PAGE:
President pulls out all the stops
Thuma Mina II
Many of us may not feel particularly upbeat given moribund economic growth and the seemingly endless public parade of corruption and malfeasance that dominates public life, but Ramaphosa seemed undaunted as he launched into an upbeat State of the Nation address.
There was not much to fault in the long list of plans, programmes and intentions that he laid out for almost two hours.
Except, since all of these depend on us having a viable energy supply, he could have dealt with the Eskom issue at or near the beginning of his speech. As it was, he was more than halfway through his speech when the elephant in the room was addressed.
“Security of energy supply is an absolute imperative.
Eskom is in crisis and the risks it poses to South Africa are great,” a relaxed Ramaphosa said.
“It could severely damage our economic and social development ambitions.”
He then outlined the basis of a plan of some tariff increases, coupled with a drive to break the culture of nonpayment in some municipalities coupled with some fiscal support — without burdening the fiscus with unmanageable debt — to be identified by Finance Minister Tito Mboweni in the forthcoming Budget.
Ramaphosa also indicated that some asset sales could be considered.
“As we address the challenges that face Eskom, we also need to safeguard our national fiscal framework, achieve a positive impact on our sovereign credit rating, and pay attention to the rights and obligations of Eskom’s funders,” he said.
As expected, the utility would be developing a new business model to separate its three main activities — generation, transmission and distribution.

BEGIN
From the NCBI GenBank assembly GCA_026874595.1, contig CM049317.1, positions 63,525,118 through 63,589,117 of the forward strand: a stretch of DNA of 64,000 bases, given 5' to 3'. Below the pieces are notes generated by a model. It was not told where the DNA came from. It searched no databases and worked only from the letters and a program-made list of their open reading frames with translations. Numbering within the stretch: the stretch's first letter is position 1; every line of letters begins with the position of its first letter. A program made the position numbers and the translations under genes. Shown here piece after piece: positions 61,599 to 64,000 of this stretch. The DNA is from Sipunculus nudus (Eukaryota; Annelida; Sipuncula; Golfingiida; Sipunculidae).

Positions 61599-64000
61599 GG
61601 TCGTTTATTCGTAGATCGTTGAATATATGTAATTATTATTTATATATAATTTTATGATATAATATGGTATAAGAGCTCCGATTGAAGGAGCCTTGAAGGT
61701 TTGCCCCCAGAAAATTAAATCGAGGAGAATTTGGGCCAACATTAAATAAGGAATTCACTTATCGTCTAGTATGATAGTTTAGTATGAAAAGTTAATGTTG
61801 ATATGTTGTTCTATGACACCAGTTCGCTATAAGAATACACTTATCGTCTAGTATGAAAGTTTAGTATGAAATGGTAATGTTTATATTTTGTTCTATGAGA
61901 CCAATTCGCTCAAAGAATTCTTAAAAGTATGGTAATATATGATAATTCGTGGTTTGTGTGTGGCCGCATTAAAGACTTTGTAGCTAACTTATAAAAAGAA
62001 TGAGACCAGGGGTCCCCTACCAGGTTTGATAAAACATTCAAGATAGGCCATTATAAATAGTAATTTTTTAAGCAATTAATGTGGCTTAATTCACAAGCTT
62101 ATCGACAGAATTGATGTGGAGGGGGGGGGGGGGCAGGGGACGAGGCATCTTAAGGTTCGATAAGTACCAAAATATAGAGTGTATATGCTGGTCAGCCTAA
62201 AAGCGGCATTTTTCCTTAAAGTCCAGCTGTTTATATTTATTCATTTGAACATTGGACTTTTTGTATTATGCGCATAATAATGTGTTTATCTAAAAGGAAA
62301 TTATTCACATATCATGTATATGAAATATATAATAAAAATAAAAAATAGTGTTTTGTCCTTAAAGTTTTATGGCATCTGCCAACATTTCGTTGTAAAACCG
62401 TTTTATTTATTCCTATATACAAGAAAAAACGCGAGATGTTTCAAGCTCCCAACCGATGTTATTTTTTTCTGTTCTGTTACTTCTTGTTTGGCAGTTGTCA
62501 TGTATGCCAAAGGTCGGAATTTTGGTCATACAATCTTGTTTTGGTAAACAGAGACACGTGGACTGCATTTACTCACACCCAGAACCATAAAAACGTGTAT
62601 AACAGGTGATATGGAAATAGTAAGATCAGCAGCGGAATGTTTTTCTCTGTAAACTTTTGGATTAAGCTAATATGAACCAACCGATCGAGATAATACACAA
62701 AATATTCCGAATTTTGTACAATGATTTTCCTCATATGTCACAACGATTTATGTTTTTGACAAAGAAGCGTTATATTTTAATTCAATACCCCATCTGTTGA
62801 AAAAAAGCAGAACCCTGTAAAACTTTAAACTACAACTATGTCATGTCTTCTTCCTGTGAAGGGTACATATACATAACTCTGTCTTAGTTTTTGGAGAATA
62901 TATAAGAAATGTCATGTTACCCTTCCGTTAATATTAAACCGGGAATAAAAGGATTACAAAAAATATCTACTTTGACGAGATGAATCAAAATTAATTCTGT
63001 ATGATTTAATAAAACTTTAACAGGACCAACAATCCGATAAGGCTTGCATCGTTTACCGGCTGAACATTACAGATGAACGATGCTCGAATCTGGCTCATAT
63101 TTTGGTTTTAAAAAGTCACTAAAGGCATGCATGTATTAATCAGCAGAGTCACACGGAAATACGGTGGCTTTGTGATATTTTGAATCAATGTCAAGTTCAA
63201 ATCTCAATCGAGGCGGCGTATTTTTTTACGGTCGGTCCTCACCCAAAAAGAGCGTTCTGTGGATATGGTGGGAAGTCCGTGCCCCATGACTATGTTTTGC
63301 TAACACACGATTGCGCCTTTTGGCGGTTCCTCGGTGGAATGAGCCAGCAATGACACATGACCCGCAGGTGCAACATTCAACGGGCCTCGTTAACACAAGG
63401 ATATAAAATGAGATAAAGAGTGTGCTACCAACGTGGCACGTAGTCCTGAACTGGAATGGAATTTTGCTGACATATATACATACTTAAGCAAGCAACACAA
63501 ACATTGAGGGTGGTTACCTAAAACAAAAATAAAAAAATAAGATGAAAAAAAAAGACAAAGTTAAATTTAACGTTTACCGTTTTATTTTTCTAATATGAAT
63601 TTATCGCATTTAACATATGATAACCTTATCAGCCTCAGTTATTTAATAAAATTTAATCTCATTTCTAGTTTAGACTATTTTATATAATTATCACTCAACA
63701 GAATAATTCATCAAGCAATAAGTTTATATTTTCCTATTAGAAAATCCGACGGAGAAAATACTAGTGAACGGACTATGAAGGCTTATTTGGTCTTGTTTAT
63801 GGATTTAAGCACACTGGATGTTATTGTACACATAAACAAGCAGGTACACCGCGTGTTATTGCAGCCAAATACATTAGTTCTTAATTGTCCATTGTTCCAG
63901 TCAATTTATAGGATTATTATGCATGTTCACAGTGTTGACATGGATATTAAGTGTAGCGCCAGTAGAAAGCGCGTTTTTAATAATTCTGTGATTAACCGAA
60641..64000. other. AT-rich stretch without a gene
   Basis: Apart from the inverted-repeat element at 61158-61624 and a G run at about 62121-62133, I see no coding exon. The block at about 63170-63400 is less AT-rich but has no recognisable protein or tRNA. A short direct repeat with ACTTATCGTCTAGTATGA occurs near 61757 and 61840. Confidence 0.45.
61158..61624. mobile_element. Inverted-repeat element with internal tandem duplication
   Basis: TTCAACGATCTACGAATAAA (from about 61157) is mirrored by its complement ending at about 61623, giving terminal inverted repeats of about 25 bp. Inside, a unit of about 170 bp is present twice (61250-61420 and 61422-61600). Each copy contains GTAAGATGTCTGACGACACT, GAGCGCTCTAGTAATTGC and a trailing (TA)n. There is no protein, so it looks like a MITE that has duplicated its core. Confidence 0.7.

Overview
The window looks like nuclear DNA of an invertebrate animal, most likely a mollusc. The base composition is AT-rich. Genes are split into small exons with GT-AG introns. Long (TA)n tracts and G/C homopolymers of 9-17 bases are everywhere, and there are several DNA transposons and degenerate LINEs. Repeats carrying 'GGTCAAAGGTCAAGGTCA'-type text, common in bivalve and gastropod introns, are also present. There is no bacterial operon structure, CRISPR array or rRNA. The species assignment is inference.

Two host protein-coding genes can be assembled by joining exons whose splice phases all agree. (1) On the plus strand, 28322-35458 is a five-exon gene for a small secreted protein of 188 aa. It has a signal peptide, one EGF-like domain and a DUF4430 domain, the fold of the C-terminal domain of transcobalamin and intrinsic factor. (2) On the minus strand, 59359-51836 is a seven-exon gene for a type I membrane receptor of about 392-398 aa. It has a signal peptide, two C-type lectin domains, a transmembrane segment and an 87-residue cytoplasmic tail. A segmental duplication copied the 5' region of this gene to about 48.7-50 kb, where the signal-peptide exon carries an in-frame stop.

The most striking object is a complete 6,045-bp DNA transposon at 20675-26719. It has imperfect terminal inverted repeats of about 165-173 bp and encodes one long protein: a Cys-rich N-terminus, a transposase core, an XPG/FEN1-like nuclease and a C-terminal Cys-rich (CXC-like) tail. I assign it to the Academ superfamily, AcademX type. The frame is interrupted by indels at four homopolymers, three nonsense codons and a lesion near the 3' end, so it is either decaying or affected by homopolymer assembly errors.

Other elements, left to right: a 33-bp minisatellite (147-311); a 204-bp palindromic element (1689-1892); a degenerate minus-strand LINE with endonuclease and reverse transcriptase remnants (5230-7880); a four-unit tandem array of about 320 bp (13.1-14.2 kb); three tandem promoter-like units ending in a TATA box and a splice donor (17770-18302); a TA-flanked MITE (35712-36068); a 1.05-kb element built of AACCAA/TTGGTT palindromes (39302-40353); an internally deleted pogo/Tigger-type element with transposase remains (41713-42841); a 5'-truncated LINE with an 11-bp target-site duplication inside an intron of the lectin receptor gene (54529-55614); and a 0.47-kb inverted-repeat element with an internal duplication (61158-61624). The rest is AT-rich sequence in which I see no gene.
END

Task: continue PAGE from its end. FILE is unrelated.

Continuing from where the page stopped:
For the rest, Ramaphosa ticked many boxes, including establishing a world-class e-visa system, auctioning radio spectrum, putting in new laws to deconcentrate the economy, developing incubators, promoting entrepreneurship and small business, cutting red tape and improving ethical standards within government. Who knows what an honest prosecuting authority can achieve?
There is much to applaud and celebrate, given what Ramaphosa inherited but a year ago. But what is missing is how political parties, especially this ruling party, can reform themselves to be able to discipline their members, no matter how senior, who have been found to be in the cross-hairs of corruption. — Kevin Davie
A lot of hot air
President Cyril Ramaphosa’s speech continued a government tradition of missing the point on climate change. He gave it the mandatory one line: “The devastating effects of global warming on our climate are already being felt, with extreme weather conditions damaging livelihoods, communities and economies”, which came in the middle of a section about how technology is changing the world.
South Africa has, to its credit, been good at accepting the reality of a warming world. This means many treaties signed — but little action. Little recognition of something that, in the state’s own words, will reverse all the progress made to meet the millennium and sustainable development goals.
Instead, the president’s focus was on short-term fixes to wider environmental issues. Pointing to the army’s intervention in the Vaal River system’s sewerage crisis, he said this would be a template to “call on the capabilities of the state and the private sector to address infrastructure challenges”.
In the water sector — the water department’s numbers show that about 20-million people don’t have regular clean water — this will take the form of “an inter-governmental rapid response technical team, reinforced with specialists”.
Teams like this aren’t new. It achieves impressive immediate results, but things return to their putrid state shortly afterwards. That’s because it ignores the real problems behind South Africa’s water crisis — corruption and mismanagement.
But, when it comes to the environment, this wasn’t a speech about learning from the past. Ramaphosa said he was “extremely encouraged” by the news before his speech that oil and gas company Total had made a big discovery about 175km off the coast of Mossel Bay.
“This could well be a game-changer for our country and will have significant consequences for our country’s energy security and the development of this industry.”
This is how government has historically talked about mining — a saviour sector that will be given special privileges so that it can give the economy a bump.